Directed by: Wing Kin Yip
Written by: Cyrus Cheng, Eddie Chu, Simon Liu, Po Wang, Joey Yuen
Produced by: Jeremy Cheung
Starring: Sammo Hung Kam-Bo, Vanness Wu, Cherrie Ying
Run Time: 93 minutes
Who would have thought that the best chefs in the world would know how to fight in addition to cooking luxurious dishes? It’s true, well maybe not in the real world, where our cooking competitions are interesting but lack the real excitement that only a street fight could bring. Kung Fu Chefs mixes two of my favorite things, good food and a hefty dose of kung fu action. While Kung Fu Chefs isn’t the best kung fu movie out there, it is an entertaining watch for all of those people who enjoy cheesy low budget action/comedy movies.
Starring the legendary Sammo Hung as the disgraced master chef Wong Bing-Yi, who has an almost super natural ability to cook as well as fight, and Vanness Wu as Lung Kin-Yat, a recent graduate of kung fu cooking school, Kung Fu Chefs has an awesome cast. One problem with most action movies is that the main character, the guy who’s supposed to represent the common man, is always some muscular, ruggedly handsome action star but the heavy set Sammo Hung actually looks like he could be a real chef which makes the action scenes extremely entertaining. Think about it, who wouldn’t want to see an episode of Iron Chef where Mario Batali smacks some punk upside his head when he gets out of line? Hung may not be a real life Batali but in the film, he could be one of his long lost relatives.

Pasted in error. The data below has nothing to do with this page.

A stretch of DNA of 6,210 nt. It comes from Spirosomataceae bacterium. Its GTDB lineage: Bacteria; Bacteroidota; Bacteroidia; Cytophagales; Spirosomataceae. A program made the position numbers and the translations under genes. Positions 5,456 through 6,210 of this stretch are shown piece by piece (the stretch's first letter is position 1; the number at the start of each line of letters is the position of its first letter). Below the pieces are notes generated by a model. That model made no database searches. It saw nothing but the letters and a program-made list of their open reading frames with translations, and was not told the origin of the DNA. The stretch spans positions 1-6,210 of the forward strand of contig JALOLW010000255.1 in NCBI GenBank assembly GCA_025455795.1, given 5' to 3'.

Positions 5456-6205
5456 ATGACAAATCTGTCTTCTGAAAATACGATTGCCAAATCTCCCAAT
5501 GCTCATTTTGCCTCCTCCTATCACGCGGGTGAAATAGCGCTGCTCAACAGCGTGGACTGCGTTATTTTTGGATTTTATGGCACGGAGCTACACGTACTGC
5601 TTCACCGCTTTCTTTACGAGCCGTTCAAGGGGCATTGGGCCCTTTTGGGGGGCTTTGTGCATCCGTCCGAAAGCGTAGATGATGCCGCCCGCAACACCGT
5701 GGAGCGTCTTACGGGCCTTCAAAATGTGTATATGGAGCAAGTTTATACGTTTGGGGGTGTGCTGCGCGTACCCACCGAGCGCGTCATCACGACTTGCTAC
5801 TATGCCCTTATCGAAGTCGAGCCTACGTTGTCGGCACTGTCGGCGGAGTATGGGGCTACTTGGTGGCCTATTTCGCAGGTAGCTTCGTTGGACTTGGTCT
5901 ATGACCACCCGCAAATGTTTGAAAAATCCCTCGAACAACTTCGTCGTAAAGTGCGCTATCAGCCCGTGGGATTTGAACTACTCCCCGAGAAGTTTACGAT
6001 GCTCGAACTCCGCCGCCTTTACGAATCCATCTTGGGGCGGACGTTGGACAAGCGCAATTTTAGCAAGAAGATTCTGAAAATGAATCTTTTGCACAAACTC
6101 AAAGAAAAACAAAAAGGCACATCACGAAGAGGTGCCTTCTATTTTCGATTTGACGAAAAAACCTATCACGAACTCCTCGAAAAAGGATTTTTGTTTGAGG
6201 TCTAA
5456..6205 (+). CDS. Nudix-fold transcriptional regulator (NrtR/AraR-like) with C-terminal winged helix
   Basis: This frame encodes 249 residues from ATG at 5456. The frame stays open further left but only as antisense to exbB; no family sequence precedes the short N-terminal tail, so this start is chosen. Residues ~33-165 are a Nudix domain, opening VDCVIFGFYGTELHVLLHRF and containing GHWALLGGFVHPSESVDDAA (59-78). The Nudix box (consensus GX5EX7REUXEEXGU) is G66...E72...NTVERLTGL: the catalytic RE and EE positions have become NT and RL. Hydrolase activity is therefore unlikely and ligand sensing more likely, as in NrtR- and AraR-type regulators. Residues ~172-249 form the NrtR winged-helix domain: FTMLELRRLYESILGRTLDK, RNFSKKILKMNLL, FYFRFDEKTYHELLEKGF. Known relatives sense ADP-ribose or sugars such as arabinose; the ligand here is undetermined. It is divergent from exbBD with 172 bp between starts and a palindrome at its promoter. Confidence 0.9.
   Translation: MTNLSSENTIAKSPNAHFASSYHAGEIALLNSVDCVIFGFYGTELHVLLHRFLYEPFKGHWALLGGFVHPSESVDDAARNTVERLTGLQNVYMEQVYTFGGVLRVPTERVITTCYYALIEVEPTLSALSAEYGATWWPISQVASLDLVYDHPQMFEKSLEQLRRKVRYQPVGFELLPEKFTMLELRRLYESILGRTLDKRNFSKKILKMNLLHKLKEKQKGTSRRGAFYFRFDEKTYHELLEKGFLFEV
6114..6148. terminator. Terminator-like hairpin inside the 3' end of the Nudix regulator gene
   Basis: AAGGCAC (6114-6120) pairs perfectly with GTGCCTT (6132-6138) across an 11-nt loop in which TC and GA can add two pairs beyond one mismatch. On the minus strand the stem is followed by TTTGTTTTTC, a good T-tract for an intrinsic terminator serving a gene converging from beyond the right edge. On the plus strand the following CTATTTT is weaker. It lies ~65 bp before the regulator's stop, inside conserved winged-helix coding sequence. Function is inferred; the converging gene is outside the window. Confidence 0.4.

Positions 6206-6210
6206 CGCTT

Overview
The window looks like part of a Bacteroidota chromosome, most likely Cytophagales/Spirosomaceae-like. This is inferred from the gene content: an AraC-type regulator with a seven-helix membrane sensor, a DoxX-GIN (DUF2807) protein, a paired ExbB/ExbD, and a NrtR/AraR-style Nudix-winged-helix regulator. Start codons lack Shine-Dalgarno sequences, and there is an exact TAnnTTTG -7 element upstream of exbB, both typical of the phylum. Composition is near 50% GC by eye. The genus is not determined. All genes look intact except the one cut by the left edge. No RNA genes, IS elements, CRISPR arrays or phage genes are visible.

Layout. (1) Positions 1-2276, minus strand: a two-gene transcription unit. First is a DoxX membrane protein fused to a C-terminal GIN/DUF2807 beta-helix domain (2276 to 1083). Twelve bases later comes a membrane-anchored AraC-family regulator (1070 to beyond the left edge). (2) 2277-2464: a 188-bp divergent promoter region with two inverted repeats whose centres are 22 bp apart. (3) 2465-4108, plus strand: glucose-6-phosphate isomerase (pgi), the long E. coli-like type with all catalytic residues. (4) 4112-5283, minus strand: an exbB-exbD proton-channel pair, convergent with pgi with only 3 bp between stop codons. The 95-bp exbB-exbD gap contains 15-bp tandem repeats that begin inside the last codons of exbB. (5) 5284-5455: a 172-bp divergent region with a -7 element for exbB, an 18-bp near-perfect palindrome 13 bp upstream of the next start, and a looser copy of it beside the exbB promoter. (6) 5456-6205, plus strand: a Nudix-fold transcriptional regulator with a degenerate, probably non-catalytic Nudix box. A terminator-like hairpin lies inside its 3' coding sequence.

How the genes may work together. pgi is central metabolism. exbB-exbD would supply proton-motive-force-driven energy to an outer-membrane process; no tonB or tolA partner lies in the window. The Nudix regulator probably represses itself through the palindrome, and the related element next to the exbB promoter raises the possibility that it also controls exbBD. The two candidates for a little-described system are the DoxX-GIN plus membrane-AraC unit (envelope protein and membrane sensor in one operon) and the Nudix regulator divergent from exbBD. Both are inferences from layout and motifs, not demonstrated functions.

The basic plot itself is simple, after being kicked out of the Village, a prestigious restaurant and school, and having the Dragon Head Cleaver, a legendary weapon/chef knife, stripped from him, Wong Bing-Yi travels, sample and judges restaurant cuisines. During his travels Wong gives an unfavorable review of his meal at the Four Seas Restaurant, the head chef challenges Wong to a chefs dual (see it sounds silly already) stating that he would leave his family business if he lost. We all know what happens, Wong wins and now that the restaurant was left without a cook, Wong steps in to help the struggling establishment. It doesn’t take long for Wong’s arch enemy, his nephew, to discover that he’s begun cooking again which starts a war between their two restaurants.
Kung Fu Chefs was shot on a low budget so of course it isn’t one of those artistic kung fu movies, like Crouching Tiger, which have taken over the genera over the last few years. Kung Fu Chefs is more of a comedy which takes you back to the days of those late night martial arts movies that used to play on television years ago. Even though the action is cheesy, the cooking can’t possibly be right and the whole story is a little off, you can’t help but love the old school feel of the movie. If you’re like me and love the nostalgia of those old low budget action movies, be sure to check Kung Fu Chefs out. This movie will be part of the Mill Valley Film Fest so you’ll also have the chance to watch it on a big screen.
Rating: 6 out of 10